Publikationsserver der Universitätsbibliothek Marburg

Titel:Evolution and functional characterisation of uncoupling proteins in vertebrates
Autor:Jastroch, Martin
Weitere Beteiligte: Klingenspor, Martin (Dr.)
Veröffentlicht:2007
URI:https://archiv.ub.uni-marburg.de/diss/z2007/0522
DOI: https://doi.org/10.17192/z2007.0522
URN: urn:nbn:de:hebis:04-z2007-05223
DDC: Naturwissenschaften
Titel (trans.):Evolution und funktionelle Charakterisierung von Entkopplerproteinen in Wirbeltieren
Publikationsdatum:2007-09-20
Lizenz:https://rightsstatements.org/vocab/InC-NC/1.0/

Dokument

Schlagwörter:
Uncoupling proteins, Mitochondrium, Afrotheria, Fish, Tierphysiologie, Afrotheria, Evolution, Entkopplerproteine, Marsupials, Fische, Beuteltiere

Summary:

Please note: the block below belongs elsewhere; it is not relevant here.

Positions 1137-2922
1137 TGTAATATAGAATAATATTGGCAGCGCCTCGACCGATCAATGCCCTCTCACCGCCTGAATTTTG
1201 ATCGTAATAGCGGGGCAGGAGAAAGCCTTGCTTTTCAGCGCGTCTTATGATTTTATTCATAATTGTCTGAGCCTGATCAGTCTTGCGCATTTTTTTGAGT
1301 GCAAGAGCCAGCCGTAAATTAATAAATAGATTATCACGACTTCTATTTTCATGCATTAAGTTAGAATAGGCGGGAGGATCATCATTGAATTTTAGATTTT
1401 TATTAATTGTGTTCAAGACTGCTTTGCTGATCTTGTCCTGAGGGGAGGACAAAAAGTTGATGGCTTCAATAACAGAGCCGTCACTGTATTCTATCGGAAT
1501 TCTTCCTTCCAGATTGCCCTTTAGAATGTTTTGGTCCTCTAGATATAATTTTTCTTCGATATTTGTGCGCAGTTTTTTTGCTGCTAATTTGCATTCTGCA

The evolution of UCP1 in vertebrates – a summary This thesis unravels the evolution of UCP1, a crucial protein for heat generation recruited during adaptive NST. In eutherian mammals UCP1 uncouples the respiratory chain from ATP synthesis to dissipate proton motive force as heat but the question of when the protein emerged during evolution and what its original function was, has not been resolved. In the initial studies we show that standard molecular techniques are insufficient to detect UCP1 (Jastroch et al. 2004a, Chapter I) but the phylogeny of UCPs suggests an ancient origin of UCP1 (Jastroch et al. 2004b, Chapter II). The presence of UCP1 in fish demonstrates the emergence of UCP1 before the divergence of ray-finned and lobe-finned vertebrate lineages 420 MYA (Jastroch et al. 2005, Chapter III). UCP1 gene regulation in the common carp, Cyprinus carpio, indicates a physiological role other than heat production but biochemical studies suggests that carp UCP1 is a functional uncoupling protein with broadly the same activatory and inhibitory characteristics as eutherian UCP1 (Jastroch et al. 2007, Chapter IV). Studies in marsupials, which separated from eutherians 150 MYA, demonstrate that in these species transcriptional control targets UCP1 expression to adipose tissue (Jastroch et al. in preparation, Chapter V). In the gray short-tailed opossum, Monodelphis domestica, UCP1 is transiently expressed and restricted to the early development, similar to observations in larger eutherian neonates. In the fat-tailed dunnart, Sminthopsis crassicaudata, UCP1 is expressed during adulthood and is elevated in response to cold exposure. Although these experiments suggest the presence of UCP1-mediated NST, UCP1-dependent thermogenesis in the animal has yet to be shown in marsupials. However, the identification of a BAT-like tissue provides the molecular basis to reinvestigate adaptive NST in marsupials. In the phylogenetically ancient afrotherian rock elephant shrew, Elephantulus myurus, a species that diverged from modern eutherians about 100 MYA, we demonstrate the presence of functional BAT (Mzilikazi, Jastroch, Meyer, and Klingenspor, submitted, Chapter VI). Although NST, BAT and UCP1 are found in E. myurus, NST does not appear to be adaptive as demonstrated in modern eutherians. While adaptivity of NST seems not to be required in our experiments, the significance of NST during the seasons of the mild natural habitats of South Africa remains to be investigated in further studies. The focus of the thesis is the evolution of UCP1 but I also investigated if UCP3 might have a thermogenic role in the yellow-footed Antechinus, Antechinus flavipes, a marsupial lacking BAT (Jastroch et al., in preparation, Chapter VII). A thermogenic function of UCP3, as found for UCP1, can be excluded by measurements of uncoupling activity in myotubular mitochondria. However, I found evidence that mild uncoupling mediated by the ANT (adenine nucleotide translocase) occurs in myotubular mitochondria of cold-acclimated A. flavipes and may play a role in protection from oxidative stress during cold exposure. The search for UCPs in vertebrates has resulted in the identification of UCP2 and UCP3 in different vertebrate groups and might assist to resolve their physiological roles. By comparing phylogenetic branch lengths and gene regulation, I suggest that in contrast to UCP1, the function of UCP2 and UCP3 may be well conserved in all vertebrates. Finally, in order to compare different UCP orthologues and paralogues, we have established cell lines ectopically expressing mouse UCP1. In isolated mitochondria of this cell system, we demonstrate native function of mouse UCP1 (Jastroch et al. 2007, BBA, Chapter VIII and Results and Discussion). This cell system will serve in future studies to compare different UCPs in the presence of an identical mitochondrial and genetical background.


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